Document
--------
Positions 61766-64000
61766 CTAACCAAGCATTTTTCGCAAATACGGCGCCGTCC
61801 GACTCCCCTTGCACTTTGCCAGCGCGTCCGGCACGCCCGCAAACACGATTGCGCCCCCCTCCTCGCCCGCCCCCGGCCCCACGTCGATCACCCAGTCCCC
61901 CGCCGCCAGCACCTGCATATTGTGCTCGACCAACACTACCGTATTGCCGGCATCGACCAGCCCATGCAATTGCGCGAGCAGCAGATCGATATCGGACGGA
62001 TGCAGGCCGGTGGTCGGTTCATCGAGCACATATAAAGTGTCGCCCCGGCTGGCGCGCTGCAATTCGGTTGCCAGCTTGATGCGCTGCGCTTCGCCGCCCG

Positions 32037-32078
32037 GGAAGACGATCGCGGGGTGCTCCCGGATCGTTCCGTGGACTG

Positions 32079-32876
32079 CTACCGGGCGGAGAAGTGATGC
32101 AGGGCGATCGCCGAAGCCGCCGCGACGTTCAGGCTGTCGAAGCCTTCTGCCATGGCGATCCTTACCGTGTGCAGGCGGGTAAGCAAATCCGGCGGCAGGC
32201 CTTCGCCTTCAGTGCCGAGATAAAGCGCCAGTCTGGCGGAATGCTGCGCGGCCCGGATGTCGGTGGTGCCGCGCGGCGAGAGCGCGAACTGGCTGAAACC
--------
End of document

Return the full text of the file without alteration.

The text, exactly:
Positions 61766-64000
61766 CTAACCAAGCATTTTTCGCAAATACGGCGCCGTCC
61801 GACTCCCCTTGCACTTTGCCAGCGCGTCCGGCACGCCCGCAAACACGATTGCGCCCCCCTCCTCGCCCGCCCCCGGCCCCACGTCGATCACCCAGTCCCC
61901 CGCCGCCAGCACCTGCATATTGTGCTCGACCAACACTACCGTATTGCCGGCATCGACCAGCCCATGCAATTGCGCGAGCAGCAGATCGATATCGGACGGA
62001 TGCAGGCCGGTGGTCGGTTCATCGAGCACATATAAAGTGTCGCCCCGGCTGGCGCGCTGCAATTCGGTTGCCAGCTTGATGCGCTGCGCTTCGCCGCCCG

Positions 32037-32078
32037 GGAAGACGATCGCGGGGTGCTCCCGGATCGTTCCGTGGACTG

Positions 32079-32876
32079 CTACCGGGCGGAGAAGTGATGC
32101 AGGGCGATCGCCGAAGCCGCCGCGACGTTCAGGCTGTCGAAGCCTTCTGCCATGGCGATCCTTACCGTGTGCAGGCGGGTAAGCAAATCCGGCGGCAGGC
32201 CTTCGCCTTCAGTGCCGAGATAAAGCGCCAGTCTGGCGGAATGCTGCGCGGCCCGGATGTCGGTGGTGCCGCGCGGCGAGAGCGCGAACTGGCTGAAACC